When it comes to the history of Dayton, Ohio, my home for the past three years, there is pretty much one name that you need to know: Wright, as in the Wright Brothers, creators of the world’s first practical airplane. The successful test flight famously took place on the beach in Kitty Hawk, North Carolina, but all of the grunt work was done here in Dayton, where Wilbur and Orville Wright applied their bicycle-making expertise to a loftier venture. The town is full of things named after them, most particularly Wright State University and Wright-Patterson Air Force Base.
True to this heritage, Dayton is known to this day for its association with all things aviation. My husband often jokes that, “There are three things to do in Dayton. There’s the Air Force Museum…and I’m still trying to figure out the other two.” That is surely an exaggeration: we also host the first four games of the NCAA Division I Men’s Basketball Tournament each year, a nearby village has one of the world’s biggest Christmas light displays, and if none of that strikes your fancy, Cincinnati is just an hour down the road.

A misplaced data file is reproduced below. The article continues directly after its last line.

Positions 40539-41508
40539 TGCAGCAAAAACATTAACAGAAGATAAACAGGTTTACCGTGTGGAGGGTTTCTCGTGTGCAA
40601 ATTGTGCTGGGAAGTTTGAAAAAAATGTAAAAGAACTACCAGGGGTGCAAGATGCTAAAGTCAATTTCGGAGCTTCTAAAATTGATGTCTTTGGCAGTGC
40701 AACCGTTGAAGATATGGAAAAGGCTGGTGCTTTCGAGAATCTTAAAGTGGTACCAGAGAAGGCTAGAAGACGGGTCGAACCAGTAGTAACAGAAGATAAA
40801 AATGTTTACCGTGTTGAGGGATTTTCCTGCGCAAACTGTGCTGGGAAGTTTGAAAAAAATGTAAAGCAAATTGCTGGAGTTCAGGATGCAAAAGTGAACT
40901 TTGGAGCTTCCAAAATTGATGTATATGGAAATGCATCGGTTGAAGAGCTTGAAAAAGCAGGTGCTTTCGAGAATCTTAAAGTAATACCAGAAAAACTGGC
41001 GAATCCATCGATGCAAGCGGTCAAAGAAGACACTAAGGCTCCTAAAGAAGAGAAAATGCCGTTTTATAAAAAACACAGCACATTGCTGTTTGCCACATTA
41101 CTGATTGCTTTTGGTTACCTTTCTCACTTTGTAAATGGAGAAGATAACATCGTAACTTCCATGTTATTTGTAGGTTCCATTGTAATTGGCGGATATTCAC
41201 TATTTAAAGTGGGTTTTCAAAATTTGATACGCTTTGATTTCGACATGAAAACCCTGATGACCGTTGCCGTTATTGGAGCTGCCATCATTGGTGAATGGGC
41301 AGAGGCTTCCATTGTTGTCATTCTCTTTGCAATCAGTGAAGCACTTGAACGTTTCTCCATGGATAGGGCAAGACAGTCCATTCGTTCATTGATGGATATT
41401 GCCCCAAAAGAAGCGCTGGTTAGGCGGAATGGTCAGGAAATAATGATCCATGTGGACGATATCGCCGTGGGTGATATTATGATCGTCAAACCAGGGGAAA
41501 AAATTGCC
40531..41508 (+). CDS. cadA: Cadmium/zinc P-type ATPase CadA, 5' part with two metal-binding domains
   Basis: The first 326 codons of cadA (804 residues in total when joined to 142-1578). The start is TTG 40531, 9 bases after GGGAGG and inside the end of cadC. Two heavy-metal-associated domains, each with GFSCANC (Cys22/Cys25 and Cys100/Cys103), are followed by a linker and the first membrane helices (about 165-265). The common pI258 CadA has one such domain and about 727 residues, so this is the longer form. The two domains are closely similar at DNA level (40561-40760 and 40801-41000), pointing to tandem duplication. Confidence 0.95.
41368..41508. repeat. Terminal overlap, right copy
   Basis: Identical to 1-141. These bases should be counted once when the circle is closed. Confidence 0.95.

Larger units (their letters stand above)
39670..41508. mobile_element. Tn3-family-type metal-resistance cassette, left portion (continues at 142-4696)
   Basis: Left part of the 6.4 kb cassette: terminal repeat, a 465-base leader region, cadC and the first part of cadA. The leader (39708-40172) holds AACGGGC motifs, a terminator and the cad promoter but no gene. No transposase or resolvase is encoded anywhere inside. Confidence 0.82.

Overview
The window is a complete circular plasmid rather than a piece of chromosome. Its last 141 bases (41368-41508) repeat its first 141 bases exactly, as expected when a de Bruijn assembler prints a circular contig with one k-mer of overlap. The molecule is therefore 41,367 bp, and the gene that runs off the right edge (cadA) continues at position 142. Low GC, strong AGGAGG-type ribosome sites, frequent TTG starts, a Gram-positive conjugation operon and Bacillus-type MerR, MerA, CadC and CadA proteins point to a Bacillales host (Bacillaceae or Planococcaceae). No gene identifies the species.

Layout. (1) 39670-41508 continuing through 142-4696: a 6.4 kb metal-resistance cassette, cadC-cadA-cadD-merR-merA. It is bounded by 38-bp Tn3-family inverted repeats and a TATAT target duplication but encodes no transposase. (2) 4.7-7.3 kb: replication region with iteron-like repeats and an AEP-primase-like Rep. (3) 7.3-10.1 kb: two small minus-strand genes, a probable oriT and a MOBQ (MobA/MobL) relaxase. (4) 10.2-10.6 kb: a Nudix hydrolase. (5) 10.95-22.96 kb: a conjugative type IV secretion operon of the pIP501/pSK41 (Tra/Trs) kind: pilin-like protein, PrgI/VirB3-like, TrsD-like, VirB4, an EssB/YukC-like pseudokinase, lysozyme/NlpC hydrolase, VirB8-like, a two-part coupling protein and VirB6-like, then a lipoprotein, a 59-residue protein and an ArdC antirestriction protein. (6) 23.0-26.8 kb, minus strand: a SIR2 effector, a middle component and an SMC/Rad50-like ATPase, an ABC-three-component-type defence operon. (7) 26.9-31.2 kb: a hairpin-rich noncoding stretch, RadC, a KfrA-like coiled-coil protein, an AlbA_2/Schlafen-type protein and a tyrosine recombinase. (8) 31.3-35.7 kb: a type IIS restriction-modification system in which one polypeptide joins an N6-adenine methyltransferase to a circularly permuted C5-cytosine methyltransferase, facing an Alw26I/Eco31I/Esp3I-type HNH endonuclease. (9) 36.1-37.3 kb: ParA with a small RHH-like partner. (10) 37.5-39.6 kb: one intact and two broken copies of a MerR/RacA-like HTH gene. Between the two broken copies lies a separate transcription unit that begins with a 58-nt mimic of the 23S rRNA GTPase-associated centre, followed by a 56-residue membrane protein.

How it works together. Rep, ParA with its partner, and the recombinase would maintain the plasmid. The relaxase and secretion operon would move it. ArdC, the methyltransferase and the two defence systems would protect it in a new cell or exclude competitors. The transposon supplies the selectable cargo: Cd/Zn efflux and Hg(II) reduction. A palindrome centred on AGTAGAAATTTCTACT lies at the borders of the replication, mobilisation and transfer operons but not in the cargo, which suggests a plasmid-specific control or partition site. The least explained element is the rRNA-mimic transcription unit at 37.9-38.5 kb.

What Dayton is not particularly known for is its religious heritage. We do have a major Catholic university in town – the University of Dayton – and for those of a more evangelical fervor, there’s Cedarville University out in the neighboring cornfield. But upon the streets of Dayton, you will find neither megachurches nor world-renowned seminaries. As much of Ohio was settled by German immigrants, we are also a bit lean on what you might classify as the Reformed brand of Protestant Christianity. If you want some Reformed heritage, your best bet would be to go to downtown Cincinnati and visit the mother congregation of Reformed Judaism. Continue reading